U.S. oil prices crashed into negative territory for the first time in history. Photo: Jonathan Raa/NurPhoto via Getty Images

There are various ideas kicking around, in addition to previously floated proposals — which Congress has yet to approve — to buy 77 million barrels of oil for the SPR.

The big picture: Steps that don't require new Capitol Hill actions could be key for the White House. Edward Moya, an analyst with the firm OANDA, warned in a note that President Trump "will see strong resistance from Congress in giving out any funds to oil and gas companies."

Driving the news: "The Trump administration is considering offering federal stimulus funds to embattled oil-and-gas producers in exchange for government ownership stakes in the companies or their crude reserves," the Wall Street Journal reports.

  • The research firm ClearView Energy Partners said in a note: "Treasury could guarantee loans to distressed firms in return for equity stakes or senior debt, and Washington could use its voting shares to compel shut-ins (i.e., as part of a bargain with OPEC+)."
  • Mnuchin said recently that oil companies can seek to use new lending programs the Federal Reserve is setting up, and Energy Secretary Dan Brouillette told Bloomberg yesterday that the administration is working to ensure that access.

Other ideas: There have also been reports in Bloomberg and elsewhere that administration officials have weighed plans to pay companies not to produce. It would involve buying large amounts of oil to be part of the nation's emergency stockpile — but without extracting it first.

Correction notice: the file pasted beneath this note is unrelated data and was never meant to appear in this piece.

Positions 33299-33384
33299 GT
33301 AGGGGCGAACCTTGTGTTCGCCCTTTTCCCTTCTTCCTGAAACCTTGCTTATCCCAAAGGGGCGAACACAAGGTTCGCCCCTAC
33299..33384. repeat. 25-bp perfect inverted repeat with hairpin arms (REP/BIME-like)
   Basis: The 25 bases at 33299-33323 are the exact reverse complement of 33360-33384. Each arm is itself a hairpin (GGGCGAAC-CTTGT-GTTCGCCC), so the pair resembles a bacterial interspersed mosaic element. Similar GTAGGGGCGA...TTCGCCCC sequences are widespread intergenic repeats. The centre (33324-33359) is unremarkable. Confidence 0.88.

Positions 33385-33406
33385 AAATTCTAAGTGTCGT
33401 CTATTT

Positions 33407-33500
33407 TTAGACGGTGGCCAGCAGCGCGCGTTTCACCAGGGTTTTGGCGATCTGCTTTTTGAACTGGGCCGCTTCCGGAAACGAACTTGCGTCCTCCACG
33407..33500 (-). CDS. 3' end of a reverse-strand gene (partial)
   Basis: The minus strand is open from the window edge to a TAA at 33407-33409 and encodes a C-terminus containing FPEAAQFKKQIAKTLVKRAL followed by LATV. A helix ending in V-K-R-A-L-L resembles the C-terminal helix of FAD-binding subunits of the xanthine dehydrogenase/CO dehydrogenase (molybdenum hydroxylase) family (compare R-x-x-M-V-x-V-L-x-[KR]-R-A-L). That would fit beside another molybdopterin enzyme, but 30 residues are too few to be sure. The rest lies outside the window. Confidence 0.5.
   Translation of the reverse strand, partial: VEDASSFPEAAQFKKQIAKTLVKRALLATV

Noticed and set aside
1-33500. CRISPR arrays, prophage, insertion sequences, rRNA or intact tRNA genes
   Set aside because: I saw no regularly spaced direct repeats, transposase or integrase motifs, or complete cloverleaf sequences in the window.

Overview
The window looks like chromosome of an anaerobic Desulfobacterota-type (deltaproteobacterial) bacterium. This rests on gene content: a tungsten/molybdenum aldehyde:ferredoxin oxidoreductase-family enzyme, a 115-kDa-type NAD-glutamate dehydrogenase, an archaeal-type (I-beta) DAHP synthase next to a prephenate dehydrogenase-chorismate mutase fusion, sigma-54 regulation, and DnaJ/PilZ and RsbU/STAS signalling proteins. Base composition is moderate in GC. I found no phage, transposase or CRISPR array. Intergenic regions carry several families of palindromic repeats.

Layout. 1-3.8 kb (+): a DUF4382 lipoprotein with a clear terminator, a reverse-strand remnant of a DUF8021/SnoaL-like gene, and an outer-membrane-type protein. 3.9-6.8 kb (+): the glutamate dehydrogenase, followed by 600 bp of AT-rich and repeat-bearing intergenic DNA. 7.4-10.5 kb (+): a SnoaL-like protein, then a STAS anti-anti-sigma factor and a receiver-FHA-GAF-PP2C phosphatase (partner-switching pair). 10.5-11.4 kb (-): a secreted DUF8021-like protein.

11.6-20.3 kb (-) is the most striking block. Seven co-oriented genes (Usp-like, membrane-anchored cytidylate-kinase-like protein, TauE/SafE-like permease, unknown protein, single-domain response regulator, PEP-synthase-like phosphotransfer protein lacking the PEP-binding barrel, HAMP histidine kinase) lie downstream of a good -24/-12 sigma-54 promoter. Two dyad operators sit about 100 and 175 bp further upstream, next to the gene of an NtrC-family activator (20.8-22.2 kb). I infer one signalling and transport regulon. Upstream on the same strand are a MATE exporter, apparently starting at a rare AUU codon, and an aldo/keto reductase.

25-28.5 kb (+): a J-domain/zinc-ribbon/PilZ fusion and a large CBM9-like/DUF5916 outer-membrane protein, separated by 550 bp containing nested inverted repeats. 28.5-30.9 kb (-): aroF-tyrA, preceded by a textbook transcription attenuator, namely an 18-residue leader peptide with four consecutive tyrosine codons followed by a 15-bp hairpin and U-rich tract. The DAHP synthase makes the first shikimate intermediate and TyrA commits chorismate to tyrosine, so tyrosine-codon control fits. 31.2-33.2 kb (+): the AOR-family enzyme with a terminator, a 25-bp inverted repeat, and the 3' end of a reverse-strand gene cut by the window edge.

• Meanwhile, the American Exploration & Production Council, an industry group, yesterday urged administration officials to pressure China to make good in pledges to significantly boost purchases of U.S. energy as part of the recent trade agreement.

Go deeper: Yes, oil prices are negative. No, you won't get paid to fill up your car

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Ben Geman, author of Generate
Jul 30, 2020 - Energy & Environment

Oil giants Shell and Total report profits despite staggering earnings declines

Photo: Patrick Pleul/picture alliance via Getty Images

Shell and Total SA announced mammoth earnings declines Thursday that reflect the pandemic's toll on energy prices and demand, but the companies nonetheless beat expectations and eked out profits.

Driving the news: Shell announced second-quarter adjusted net earnings of $638 million, an 82% decline from the same period last year.

Trump, McConnell to move fast to replace Ginsburg

Photo: Alex Wong/Getty Images

President Trump will move within days to nominate his third Supreme Court justice in just three-plus short years — and shape the court for literally decades to come, top Republican sources tell Axios.

Driving the news: Senate Majority Leader Mitch McConnell and Senate Republicans are ready to move to confirm Trump's nominee before Election Day, just 46 days away, setting up one of the most consequential periods of our lifetimes, the sources say.

What they're saying: Ruth Bader Ginsburg was a "tireless and resolute champion of justice"

Ruth Bader Ginsburg speaking in February. Photo: Sarah Silbiger/Getty Images

Democratic and Republican lawmakers along with other leading figures paid tribute to Supreme Court Justice Ruth Bader Ginsburg, who died on Friday night at age 87.

What they're saying: “Our Nation has lost a jurist of historic stature," Chief Justice John Roberts said. "We at the Supreme Court have lost a cherished colleague. Today we mourn, but with confidence that future generations will remember Ruth Bader Ginsburg as we knew her — a tireless and resolute champion of justice.”